#68

I am looking forward to learning along with my students. I am excited and hope relating Algebra to Programming will be fun and exciting for the students.


#69

I do very little to help students transition for concrete arithmetic to abstract algebra. With the direct connection of Math to Coding, I am hoping to find different insight to how I am already teaching.


#70

I am hoping that working directly with the Algebra teacher, we will help students with their understanding of Algebra concepts.


#71

I have used scenarios with money, algebra tiles and other manipulatives to help students transition from concrete to abstract.
Programming will help students develop their thinking skills and to check their work. It will also help them see the relevance of math in the real world. Students find it difficult to understand that variables are not just letters, but that they correspond to numerical values.


#72

We used Code.org extensively in our CS class. One thing that we’ve been thinking about is whether or not to introduce the math before or after the activity. For the lower grades, say K-3, we just let them go at it and let them make the connections later. But with the upper grades do we introduce an activity, such as Graph Paper Programming, with a discussion of functions first? I personally like to let them use programming exercises to come to understanding of ideas and then make the connections. If we start out with the math, many kids will shut down and see the activity as a trap.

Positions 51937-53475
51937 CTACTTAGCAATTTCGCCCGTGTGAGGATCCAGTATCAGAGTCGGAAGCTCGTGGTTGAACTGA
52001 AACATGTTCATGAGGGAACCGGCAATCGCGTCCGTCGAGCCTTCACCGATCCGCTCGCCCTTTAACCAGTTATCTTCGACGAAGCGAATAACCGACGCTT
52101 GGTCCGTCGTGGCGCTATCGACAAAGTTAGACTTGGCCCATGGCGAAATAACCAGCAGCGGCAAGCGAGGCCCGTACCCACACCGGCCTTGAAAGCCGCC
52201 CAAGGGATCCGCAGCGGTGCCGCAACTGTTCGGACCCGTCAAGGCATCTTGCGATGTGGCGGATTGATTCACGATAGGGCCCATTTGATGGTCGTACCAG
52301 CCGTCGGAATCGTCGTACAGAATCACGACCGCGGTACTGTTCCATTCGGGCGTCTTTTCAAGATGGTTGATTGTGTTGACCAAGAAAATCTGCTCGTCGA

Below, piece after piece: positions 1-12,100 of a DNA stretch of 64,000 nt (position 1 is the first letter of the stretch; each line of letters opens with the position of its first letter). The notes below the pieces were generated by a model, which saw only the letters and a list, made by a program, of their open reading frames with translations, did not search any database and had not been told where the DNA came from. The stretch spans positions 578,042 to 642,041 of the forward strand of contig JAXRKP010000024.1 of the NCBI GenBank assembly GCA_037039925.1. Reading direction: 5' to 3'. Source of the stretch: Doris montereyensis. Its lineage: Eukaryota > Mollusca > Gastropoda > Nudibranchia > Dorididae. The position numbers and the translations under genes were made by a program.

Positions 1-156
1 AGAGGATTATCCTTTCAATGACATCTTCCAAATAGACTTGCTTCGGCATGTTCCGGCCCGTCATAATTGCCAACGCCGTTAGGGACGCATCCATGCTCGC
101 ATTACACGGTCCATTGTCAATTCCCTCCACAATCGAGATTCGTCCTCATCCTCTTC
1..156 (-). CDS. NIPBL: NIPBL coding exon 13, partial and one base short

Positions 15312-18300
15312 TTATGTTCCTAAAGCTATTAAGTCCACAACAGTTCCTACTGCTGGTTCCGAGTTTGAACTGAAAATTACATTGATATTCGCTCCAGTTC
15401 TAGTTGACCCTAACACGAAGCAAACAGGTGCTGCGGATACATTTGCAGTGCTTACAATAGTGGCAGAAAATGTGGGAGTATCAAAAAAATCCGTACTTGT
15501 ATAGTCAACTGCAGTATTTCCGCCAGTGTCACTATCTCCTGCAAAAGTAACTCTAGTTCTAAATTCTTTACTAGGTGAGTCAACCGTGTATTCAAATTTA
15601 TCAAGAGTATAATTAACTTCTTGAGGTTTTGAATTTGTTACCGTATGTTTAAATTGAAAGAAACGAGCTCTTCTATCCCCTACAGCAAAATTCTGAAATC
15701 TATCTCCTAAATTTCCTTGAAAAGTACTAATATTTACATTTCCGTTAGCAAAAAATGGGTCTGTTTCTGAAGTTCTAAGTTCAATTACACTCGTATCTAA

#73

The hardest thing for my students is finding the connection, “How does this really apply to me?” If I can find a connection between anything they love and math or even programming then I can help them make the transition from arithmetic to algebra.


#74

In the past, moving from concrete to abstract requires that critical middle step of representation or iconic models. However, there is also a great deal of time required in order to allow students to move through the models and into abstraction. In an earlier post, I said that my students’ experiences are largely about answer-getting, and a lot of Algebra is not that, but instead is about recognizing relationships.
I have almost no experience with programming and cannot say how it will benefit my students in transitioning from concrete to abstract. However, if the coding work a student does can be tested (and by tested I mean the program either runs or doesn’t) and students get immediate feedback (either it works or doesn’t) on their work, then that to me seems like a huge benefit.


#75